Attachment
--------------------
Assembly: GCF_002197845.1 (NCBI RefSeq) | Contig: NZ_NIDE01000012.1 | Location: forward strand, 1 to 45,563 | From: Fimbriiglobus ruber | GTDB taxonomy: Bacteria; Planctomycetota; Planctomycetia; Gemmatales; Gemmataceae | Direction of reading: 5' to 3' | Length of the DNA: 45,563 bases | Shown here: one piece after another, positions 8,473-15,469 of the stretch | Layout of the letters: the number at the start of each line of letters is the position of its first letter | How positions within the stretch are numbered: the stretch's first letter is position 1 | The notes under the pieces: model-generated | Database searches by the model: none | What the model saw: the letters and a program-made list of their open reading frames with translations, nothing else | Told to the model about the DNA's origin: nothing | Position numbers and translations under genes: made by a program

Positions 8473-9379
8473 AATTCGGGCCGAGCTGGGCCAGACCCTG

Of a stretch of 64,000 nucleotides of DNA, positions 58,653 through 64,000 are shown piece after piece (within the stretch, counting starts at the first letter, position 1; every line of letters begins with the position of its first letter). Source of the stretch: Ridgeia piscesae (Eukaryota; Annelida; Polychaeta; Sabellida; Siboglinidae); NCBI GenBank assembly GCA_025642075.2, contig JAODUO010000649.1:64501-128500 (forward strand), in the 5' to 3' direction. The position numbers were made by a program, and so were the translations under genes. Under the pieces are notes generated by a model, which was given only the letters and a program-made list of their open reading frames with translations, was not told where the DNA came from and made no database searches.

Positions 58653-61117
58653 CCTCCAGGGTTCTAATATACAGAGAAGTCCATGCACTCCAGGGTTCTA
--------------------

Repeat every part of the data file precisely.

Assembly: GCF_002197845.1 (NCBI RefSeq) | Contig: NZ_NIDE01000012.1 | Location: forward strand, 1 to 45,563 | From: Fimbriiglobus ruber | GTDB taxonomy: Bacteria; Planctomycetota; Planctomycetia; Gemmatales; Gemmataceae | Direction of reading: 5' to 3' | Length of the DNA: 45,563 bases | Shown here: one piece after another, positions 8,473-15,469 of the stretch | Layout of the letters: the number at the start of each line of letters is the position of its first letter | How positions within the stretch are numbered: the stretch's first letter is position 1 | The notes under the pieces: model-generated | Database searches by the model: none | What the model saw: the letters and a program-made list of their open reading frames with translations, nothing else | Told to the model about the DNA's origin: nothing | Position numbers and translations under genes: made by a program

Positions 8473-9379
8473 AATTCGGGCCGAGCTGGGCCAGACCCTG

Of a stretch of 64,000 nucleotides of DNA, positions 58,653 through 64,000 are shown piece after piece (within the stretch, counting starts at the first letter, position 1; every line of letters begins with the position of its first letter). Source of the stretch: Ridgeia piscesae (Eukaryota; Annelida; Polychaeta; Sabellida; Siboglinidae); NCBI GenBank assembly GCA_025642075.2, contig JAODUO010000649.1:64501-128500 (forward strand), in the 5' to 3' direction. The position numbers were made by a program, and so were the translations under genes. Under the pieces are notes generated by a model, which was given only the letters and a program-made list of their open reading frames with translations, was not told where the DNA came from and made no database searches.

Positions 58653-61117
58653 CCTCCAGGGTTCTAATATACAGAGAAGTCCATGCACTCCAGGGTTCTA